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Effects of the ratio of polyunsaturated and monounsaturated fatty acid to saturated fatty acid on rat plasma and liver lipid concentrations.
Lipids. 1998 May; 33(5):481-7.L

Abstract

The effects of dietary monounsaturated fatty acid (MUFA) and polyunsaturated fatty acid + MUFA/saturated fatty acid (PUFA + MUFA/SFA) ratio on plasma and liver lipid concentrations were studied. In experiment I, when rats were fed with 40% fat (energy%, PUFA/SFA ratio 1.0) and 1% (w/w) cholesterol (C) diets for 21 d, a large amount of MUFA (28.1 energy%, PUFA + MUFA/SFA = 5.7) in the diet was found to increase the plasma total C, triacylglycerol (TAG), and phospholipid (PL) as compared with the low-MUFA diet (7.0 energy%, PUFA + MUFA/SFA = 1.4). The plasma very low density lipoprotein (VLDL)-C, VLDL-TAG, VLDL-PL, and low density lipoprotein (LDL)-C increased significantly in the high-MUFA diet group, but high density lipoprotein (HDL)-C did not change significantly. The high-MUFA diet resulted in greater accumulation of liver C but lesser accumulation of TAG. In experiment II, when dietary SFA was fixed at a certain level (13.2 energy%; PUFA + MUFA/SFA = 2.0), rats given a larger amount of MUFA (23.1 energy%; PUFA/MUFA = 0.2; MUFA/SFA = 1.8) showed higher plasma and liver C levels than did the low-MUFA diet (7.7 energy%; PUFA/MUFA = 2.5; MUFA/SFA = 0.6). When PUFA was fixed at a certain level (24.4 energy%), there was not a significant difference in the plasma C level between the high- and low-MUFA dietary groups (PUFA + MUFA/SFA = 4.8 and 8.4), but the higher PUFA + MUFA/SFA diet, which was high in MUFA/SFA ratio, significantly decreased the plasma HDL-C and TAG levels. However, when MUFA content was fixed at a certain level (16.4 energy%), no significant difference was observed between the two groups with different PUFA/SFA ratios of 0.2 and 4.1, but liver C level was raised in the higher PUFA/SFA diet. It appears that the PUFA/SFA ratio alone is unsuitable to predict the change of plasma C level, because a large amount of dietary MUFA may lead to an increase of plasma and liver lipids in rats. It seems that the prerequisites for keeping low plasma and liver C are (i) low MUFA/SFA ratio, (ii) high PUFA/MUFA ratio, and (iii) PUFA + MUFA/SFA ratio not to exceed 2.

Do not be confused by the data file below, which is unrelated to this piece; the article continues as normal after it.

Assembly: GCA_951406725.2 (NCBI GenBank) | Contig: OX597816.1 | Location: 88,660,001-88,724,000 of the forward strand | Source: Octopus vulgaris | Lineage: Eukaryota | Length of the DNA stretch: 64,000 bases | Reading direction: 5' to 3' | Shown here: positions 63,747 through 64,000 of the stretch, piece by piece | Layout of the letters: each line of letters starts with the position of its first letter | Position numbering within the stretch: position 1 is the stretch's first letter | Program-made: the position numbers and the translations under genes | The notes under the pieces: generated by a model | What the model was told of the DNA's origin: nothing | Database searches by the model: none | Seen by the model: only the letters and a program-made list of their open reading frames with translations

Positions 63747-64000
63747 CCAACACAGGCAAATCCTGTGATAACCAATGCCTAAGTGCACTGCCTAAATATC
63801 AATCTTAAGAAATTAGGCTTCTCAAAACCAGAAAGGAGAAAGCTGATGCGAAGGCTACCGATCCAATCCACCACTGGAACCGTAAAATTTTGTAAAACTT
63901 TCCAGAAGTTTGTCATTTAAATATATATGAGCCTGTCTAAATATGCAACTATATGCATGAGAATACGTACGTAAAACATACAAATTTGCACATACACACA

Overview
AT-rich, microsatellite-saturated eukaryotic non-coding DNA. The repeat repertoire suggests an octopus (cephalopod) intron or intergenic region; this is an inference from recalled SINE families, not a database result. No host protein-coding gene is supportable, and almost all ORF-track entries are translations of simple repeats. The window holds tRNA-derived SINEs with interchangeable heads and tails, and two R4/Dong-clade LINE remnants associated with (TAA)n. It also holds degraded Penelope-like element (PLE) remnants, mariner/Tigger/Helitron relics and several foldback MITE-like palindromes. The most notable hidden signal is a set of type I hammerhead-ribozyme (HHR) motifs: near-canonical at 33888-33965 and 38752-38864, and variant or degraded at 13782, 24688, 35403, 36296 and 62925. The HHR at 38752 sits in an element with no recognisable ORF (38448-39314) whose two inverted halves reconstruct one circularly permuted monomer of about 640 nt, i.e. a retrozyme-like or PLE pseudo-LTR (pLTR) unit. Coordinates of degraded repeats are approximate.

Authors+Show Affiliations

Department of Biochemistry, China Medical College, Taichung, Taiwan, Republic of China. nwchang@mail.cmc.edu.twNo affiliation info available

Pub Type(s)

Journal Article
Research Support, Non-U.S. Gov't

Language

eng

PubMed ID

9625595

Citation

Chang, N W., and P C. Huang. "Effects of the Ratio of Polyunsaturated and Monounsaturated Fatty Acid to Saturated Fatty Acid On Rat Plasma and Liver Lipid Concentrations." Lipids, vol. 33, no. 5, 1998, pp. 481-7.
Chang NW, Huang PC. Effects of the ratio of polyunsaturated and monounsaturated fatty acid to saturated fatty acid on rat plasma and liver lipid concentrations. Lipids. 1998;33(5):481-7.
Chang, N. W., & Huang, P. C. (1998). Effects of the ratio of polyunsaturated and monounsaturated fatty acid to saturated fatty acid on rat plasma and liver lipid concentrations. Lipids, 33(5), 481-7.